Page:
The British economy saw growth decelerate more than expected in the fourth quarter, as uncertainty over the U.K.’s pending departure from the European Union weighed.
In a report, the Office for National Statistics (ONS) said gross domestic product expanded by a seasonally adjusted 0.2% in the October to December period.
That was below forecasts for a 0.3% rise and compared to growth of 0.6% in the third quarter.
Year-over-year, UK economic growth expanded 1.3% in the fourth quarter, also below estimates for growth of 1.3%.
The British economy grew 1.6% in the third quarter.
“Two and a half years since the UK voted to leave the European Union, the country’s post-Brexit position remains far from clear,” James Smith, research director at Resolution Foundation, said. “As we approach ‘Brexit day’ on 29 March, politicians in all parties needs to recognize how much is at stake for family living standards and that how the country goes forward, not just where it is heading, matters for household incomes in the here and now.”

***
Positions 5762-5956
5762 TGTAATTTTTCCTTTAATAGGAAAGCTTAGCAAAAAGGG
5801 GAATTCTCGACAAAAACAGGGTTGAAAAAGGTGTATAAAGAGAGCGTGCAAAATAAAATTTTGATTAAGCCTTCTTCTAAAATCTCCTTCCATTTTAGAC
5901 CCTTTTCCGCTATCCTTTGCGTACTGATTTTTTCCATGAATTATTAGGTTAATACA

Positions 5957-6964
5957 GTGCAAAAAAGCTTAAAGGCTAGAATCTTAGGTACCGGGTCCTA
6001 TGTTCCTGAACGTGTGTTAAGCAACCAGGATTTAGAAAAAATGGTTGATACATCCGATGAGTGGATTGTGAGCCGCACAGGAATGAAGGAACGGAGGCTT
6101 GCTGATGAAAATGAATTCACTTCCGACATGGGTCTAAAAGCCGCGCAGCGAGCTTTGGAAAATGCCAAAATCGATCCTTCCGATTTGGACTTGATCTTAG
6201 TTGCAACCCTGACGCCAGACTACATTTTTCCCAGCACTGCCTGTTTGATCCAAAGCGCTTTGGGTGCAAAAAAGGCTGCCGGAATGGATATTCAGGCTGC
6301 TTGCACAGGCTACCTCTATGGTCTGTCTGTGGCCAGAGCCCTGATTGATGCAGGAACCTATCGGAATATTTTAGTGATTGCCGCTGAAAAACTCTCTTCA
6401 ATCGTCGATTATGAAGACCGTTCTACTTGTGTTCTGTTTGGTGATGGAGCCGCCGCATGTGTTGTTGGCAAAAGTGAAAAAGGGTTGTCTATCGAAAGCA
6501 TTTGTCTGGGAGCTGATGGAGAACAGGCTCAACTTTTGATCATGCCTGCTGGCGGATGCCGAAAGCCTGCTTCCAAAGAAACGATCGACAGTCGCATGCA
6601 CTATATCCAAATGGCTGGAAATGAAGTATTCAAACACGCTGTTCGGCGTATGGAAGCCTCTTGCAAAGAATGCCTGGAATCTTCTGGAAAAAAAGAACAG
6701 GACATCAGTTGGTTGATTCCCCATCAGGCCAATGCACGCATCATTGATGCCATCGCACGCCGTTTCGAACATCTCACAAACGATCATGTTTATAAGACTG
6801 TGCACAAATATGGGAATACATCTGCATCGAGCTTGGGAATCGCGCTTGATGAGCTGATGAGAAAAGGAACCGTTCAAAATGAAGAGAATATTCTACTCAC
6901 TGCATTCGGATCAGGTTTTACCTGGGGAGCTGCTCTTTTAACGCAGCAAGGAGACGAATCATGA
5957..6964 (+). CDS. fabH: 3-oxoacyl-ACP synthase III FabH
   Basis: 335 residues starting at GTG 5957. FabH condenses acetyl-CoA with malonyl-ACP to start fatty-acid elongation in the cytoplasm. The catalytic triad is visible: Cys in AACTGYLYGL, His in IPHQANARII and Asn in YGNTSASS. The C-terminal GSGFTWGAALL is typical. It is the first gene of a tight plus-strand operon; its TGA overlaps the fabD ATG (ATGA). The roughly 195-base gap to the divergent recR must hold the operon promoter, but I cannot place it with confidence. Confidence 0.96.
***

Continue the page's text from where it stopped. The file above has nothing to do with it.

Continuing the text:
In a separate report, industrial production unexpectedly fell 0.5% in December from the prior month, while manufacturing production dropped 0.7%.
Analysts had expected gains of 0.1% and 0.2%, respectively.
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